The healthcare industry has never been a stranger to significant change. However, the next few years will sorely test the capabilities of even the best organizations when it comes to responding to the enormous changes coming.
A tidal wave of potential new members will join the market as a result of the expansion of Medicaid, subsidies for health insurance available to millions of formerly uninsured Americans and the rapid movement of Medicaid long-term care into managed care. An explosion of new regulations on virtually every aspect of healthcare ranging from hospital payments to quality measurement to data interfaces will take effect. Add to this the extreme competitiveness facing health plans on public and private healthcare exchanges, new bidders on RFPs and new entrants to the healthcare arena attracted by the incredible market opportunities – we are in for a tremendous level of change.
Preparing for the myriad of changes has companies scrambling to hire people with the right skill sets, develop new capabilities and intensify marketing efforts. Many health plans have already, or are planning to, forge partnerships with providers, vendors and even other health plans as a way of confronting the challenges they face. Other companies have leveraged their assets to get access to additional capital for increased reserves, new product development, technology enhancements or acquisitions. Many of our clients have parallel tracks for all of these different efforts and spend a great deal of time coordinating and building interfaces between them.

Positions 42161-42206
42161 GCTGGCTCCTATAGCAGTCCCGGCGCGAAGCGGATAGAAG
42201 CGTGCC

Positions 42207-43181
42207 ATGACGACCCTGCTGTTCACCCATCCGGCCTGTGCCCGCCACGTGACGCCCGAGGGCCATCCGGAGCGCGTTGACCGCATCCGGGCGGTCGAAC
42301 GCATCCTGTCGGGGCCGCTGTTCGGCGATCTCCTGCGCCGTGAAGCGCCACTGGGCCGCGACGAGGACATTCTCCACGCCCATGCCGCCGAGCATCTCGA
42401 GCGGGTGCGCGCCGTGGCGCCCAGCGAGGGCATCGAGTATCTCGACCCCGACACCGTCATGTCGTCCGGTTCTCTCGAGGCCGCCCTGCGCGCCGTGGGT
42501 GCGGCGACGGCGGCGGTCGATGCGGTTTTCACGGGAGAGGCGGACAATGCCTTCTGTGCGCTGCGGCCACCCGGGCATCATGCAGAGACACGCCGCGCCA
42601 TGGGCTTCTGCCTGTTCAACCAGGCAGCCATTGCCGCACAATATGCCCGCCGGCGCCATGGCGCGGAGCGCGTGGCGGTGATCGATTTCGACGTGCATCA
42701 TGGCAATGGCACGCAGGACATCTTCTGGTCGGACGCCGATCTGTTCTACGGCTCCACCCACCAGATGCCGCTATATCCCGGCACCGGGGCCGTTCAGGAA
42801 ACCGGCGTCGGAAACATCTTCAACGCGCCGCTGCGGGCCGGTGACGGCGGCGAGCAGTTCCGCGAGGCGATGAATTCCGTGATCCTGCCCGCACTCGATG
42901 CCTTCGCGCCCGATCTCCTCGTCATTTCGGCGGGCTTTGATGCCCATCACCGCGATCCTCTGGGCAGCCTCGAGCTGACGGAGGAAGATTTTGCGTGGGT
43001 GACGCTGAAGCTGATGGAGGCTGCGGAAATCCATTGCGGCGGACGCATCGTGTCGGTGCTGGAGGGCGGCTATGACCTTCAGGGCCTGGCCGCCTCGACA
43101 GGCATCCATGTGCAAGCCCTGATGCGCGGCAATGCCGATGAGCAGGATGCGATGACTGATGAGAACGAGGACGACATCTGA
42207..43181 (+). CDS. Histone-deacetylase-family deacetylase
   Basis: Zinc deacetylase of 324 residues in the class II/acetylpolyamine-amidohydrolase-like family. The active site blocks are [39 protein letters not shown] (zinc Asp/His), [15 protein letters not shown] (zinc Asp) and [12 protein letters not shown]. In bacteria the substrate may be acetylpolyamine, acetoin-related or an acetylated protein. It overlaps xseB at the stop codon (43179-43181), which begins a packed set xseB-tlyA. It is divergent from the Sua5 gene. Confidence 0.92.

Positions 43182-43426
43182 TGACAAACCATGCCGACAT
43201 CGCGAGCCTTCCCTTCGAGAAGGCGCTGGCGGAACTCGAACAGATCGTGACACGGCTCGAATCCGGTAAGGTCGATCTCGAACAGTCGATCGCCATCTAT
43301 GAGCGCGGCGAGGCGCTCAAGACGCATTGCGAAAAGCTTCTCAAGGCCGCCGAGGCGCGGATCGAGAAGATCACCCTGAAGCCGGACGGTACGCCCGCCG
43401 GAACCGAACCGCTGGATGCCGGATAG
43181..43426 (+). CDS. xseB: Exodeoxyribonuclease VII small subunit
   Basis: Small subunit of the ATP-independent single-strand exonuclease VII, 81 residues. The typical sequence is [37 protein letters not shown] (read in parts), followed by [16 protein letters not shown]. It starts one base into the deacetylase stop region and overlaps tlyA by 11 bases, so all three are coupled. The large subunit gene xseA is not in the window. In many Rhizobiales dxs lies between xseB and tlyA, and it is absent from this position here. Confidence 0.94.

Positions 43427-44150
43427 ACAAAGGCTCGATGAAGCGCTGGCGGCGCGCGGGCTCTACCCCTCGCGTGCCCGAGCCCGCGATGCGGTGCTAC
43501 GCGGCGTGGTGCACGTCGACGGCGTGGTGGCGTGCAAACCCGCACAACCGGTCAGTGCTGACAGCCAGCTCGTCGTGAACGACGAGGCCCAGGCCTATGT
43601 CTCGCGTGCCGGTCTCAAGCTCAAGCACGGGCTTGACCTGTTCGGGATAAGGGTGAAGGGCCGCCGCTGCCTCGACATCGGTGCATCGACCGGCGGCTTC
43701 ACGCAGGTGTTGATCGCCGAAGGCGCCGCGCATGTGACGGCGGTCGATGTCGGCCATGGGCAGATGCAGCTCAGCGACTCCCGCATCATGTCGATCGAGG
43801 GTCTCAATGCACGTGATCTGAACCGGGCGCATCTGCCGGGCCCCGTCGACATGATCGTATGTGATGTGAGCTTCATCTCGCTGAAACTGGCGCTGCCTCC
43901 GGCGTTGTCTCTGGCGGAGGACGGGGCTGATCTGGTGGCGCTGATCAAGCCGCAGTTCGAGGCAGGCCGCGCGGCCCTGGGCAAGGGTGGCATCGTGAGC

Taking the time to ensure that all the initiatives are on track and ready to go is probably one of the most critical roles that executives can play and one of the biggest reasons they’re not sleeping at night.
Whether or not you use outside consultants, we recommend taking time to pressure test current action plans and initiatives related to these multiple development and implementation efforts against a series of potential scenarios, including:
Emerging provider challenges
Healthcare exchange issues
Curve balls – those things that are the most unexpected
Taking the time now to determine whether all systems are “really a GO for launch” gives you some time to adjust or implement new efforts to get to a “GO”.
Through our approach to pressure testing, we meet with a company’s leadership team, review action plans and initiatives and then lead the executive team through scenario pressure testing. We follow this up with a written assessment of the plan's readiness for 2014-15 and including the identification of gaps in the preparations and recommendations for addressing the gaps.
If you would like to additional information related to our scenario pressure testing approach, please contact us.